Veterans Club Inc. Hosts Motorcycle Ride to Raise Money to Reduce Growing Suicide Rate for Veterans

0

After battling the terrorist threat overseas, Army veteran Mel Williams returned home to find his fellow soldiers fighting their own war. She found that nearly 20 vets a day across the country kill themselves. “While we’re busy we’re fine,” Williams said. “It’s when we’re not busy and slowing down, or when we don’t have people around. This is when things start to happen to us. his community struggled with isolation. It continued to build up in her until last September when she hit a breaking point. “I told my husband we had to do something for the Veterans Club,” Williams said. “I said we have to give back, we have to take a ride together.” She and her husband Mike Williams have a motorcycle club called the Exodus Saints. They decided to team up with the Veterans Club Inc. to host an event called Red, White and Thunder Motorcycle Ride. They invited vets and community members to join a biker caravan heading to Frankfurt to raise awareness about veteran suicide and raise money for help. . “If you can save one life, it’s a good day. If you can save three or four, it’s a good day.” The event is now in its second year and on Friday over 100 runners joined the event. They managed to raise just over $ 3,100, more than double the amount they raised last year. The money will go directly to the Veterans Club Inc. to help make sure local vets have the resources they need to tackle the problem. According to Veterans Club founder Jeremy Harrell, the event was as successful as he had hoped. He was looking to raise more money because he said this year alone the veteran suicide rate increased by 20%. “In two weeks we had 12 veterans who were on the verge of suicide,” Harrell said. “We cannot stop at this issue. We recognize that veteran suicide does not wait until the end of the pandemic.” Harrell said the money will not only go to veteran suicide prevention efforts, but also to families who have lost a veteran to suicide. He said now that they know what they’re capable of, the plan is to make the event bigger and better next year. “Next year we want three or four hundred runners with us,” Harrell said. “We can’t do it, and we don’t want to do it without community involvement.” According to a report from the Department of Veterans Affairs, the suicide rate among veterans has increased by almost 50% since 2005.

After battling the terrorist threat overseas, Army veteran Mel Williams returned home to find his fellow soldiers fighting their own war. She found that nearly 20 vets a day across the country kill themselves.

“While we’re busy we’re fine,” Williams said. “It’s when we’re not busy and we slow down, or when we don’t have people around. That’s when things start to happen to us.”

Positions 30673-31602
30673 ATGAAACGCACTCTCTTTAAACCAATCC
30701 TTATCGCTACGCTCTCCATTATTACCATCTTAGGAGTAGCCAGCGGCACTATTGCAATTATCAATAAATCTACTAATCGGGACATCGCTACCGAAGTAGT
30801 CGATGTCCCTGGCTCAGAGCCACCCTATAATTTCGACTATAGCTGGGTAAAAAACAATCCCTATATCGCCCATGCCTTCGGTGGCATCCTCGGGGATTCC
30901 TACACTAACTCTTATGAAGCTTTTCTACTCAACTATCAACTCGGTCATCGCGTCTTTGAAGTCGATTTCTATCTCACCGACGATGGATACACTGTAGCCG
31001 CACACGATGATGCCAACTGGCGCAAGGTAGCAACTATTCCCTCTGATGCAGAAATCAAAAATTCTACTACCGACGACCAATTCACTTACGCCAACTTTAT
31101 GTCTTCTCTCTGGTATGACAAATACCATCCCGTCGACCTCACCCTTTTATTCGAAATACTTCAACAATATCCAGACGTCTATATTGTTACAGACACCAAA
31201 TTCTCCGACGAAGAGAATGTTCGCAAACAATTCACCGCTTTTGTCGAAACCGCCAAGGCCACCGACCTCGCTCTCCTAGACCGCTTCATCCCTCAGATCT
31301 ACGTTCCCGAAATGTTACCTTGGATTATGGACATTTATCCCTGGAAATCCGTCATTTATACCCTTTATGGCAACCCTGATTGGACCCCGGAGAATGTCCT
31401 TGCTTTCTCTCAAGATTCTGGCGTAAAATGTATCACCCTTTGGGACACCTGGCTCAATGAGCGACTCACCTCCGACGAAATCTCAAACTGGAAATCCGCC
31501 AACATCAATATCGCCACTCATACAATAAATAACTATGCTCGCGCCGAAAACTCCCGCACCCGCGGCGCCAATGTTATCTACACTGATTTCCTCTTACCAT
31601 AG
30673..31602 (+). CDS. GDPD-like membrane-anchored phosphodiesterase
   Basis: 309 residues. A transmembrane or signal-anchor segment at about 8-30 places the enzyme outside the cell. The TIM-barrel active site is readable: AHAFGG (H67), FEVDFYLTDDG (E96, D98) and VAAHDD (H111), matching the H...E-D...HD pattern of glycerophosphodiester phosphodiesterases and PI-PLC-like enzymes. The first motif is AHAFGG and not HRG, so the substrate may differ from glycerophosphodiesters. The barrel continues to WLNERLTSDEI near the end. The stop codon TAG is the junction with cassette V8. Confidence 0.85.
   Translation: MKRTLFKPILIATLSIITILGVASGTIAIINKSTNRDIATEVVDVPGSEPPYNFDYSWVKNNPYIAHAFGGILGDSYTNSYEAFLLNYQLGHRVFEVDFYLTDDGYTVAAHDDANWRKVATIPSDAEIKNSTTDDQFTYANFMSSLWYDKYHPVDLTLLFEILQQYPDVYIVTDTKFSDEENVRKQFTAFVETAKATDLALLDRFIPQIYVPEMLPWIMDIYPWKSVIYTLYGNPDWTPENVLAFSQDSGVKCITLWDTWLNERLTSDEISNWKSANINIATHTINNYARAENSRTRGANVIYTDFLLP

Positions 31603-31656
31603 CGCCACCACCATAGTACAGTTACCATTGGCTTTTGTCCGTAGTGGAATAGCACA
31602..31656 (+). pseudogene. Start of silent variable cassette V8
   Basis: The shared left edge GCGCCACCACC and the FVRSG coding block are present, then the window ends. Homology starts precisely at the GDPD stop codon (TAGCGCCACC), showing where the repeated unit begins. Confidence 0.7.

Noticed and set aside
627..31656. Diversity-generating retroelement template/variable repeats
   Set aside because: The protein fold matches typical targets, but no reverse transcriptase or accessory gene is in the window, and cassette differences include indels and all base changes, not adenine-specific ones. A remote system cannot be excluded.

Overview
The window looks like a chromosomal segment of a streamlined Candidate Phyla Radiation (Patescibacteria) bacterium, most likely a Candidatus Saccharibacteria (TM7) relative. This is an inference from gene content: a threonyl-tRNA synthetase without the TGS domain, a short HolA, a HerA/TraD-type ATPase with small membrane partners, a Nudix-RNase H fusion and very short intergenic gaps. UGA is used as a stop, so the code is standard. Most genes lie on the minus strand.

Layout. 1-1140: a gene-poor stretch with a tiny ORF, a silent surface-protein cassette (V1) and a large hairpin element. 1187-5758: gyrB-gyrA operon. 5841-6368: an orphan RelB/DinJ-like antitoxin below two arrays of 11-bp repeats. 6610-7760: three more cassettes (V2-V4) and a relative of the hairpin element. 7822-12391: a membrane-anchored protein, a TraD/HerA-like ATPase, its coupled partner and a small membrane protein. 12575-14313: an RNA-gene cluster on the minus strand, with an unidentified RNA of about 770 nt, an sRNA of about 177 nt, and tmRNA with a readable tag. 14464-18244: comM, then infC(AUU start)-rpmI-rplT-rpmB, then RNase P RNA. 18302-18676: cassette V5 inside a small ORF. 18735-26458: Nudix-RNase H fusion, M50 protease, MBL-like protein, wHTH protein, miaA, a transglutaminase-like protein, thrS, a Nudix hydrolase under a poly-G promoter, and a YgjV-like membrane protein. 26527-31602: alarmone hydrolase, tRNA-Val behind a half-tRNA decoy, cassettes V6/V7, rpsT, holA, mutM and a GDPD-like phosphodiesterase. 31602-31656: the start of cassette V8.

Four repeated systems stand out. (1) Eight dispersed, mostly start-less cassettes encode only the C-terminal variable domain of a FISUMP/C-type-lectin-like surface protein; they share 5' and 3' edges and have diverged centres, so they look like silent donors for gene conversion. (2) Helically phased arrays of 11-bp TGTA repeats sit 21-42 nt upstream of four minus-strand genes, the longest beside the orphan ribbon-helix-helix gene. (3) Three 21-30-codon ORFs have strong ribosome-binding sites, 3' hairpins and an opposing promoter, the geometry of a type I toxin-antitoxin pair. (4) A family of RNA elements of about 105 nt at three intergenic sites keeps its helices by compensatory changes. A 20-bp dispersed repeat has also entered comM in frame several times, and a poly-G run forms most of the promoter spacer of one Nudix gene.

Be a member of the Veterans Club Inc. in Shelbyville, she saw first-hand how veterinarians in her community were struggling with isolation. It continued to build up in her until last September when she hit a breaking point.

“I told my husband we had to do something for the Veterans Club,” Williams said. “I said we have to give back, we have to take a ride together.”

She and her husband Mike Williams have a motorcycle club called the Exodus Saints. They decided to team up with the Veterans Club Inc. to host an event called Red, White and Thunder Motorcycle Ride. They invited vets and community members to join a biker caravan heading to Frankfurt to raise awareness about veteran suicide and raise money for help.

“We just thought of whatever we can do to help them, we have to stand up and do,” said Mike Williams. “If you can save one life, it’s a good day. If you can save three or four, it’s a great day.”

The event is now in its second year and on Friday over 100 runners joined the event. They managed to raise just over $ 3,100, more than double the amount they raised last year. The money will go directly to the Veterans Club Inc. to help make sure local vets have the resources they need to tackle the problem.

According to Jeremy Harrell, founder of the Veterans Club, the event was as successful as he had hoped. He was looking to raise more money because he said this year alone the veteran suicide rate increased by 20%.

“In two weeks we had 12 veterans who were on the verge of suicide,” Harrell said. “We cannot stop at this issue. We recognize that veteran suicide does not wait until the end of the pandemic.”

Harrell said the money will not only go to veteran suicide prevention efforts, but also to families who have lost a veteran to suicide. He said now that they know what they’re capable of, the plan is to make the event bigger and better next year.

“Next year we want three or four hundred runners with us,” Harrell said. “We can’t do it, and we don’t want to do it without the participation of the community.”

According to a report from the Department of Veterans Affairs, the suicide rate among veterans has increased by almost 50% since 2005.


Source link

Leave A Reply

Your email address will not be published.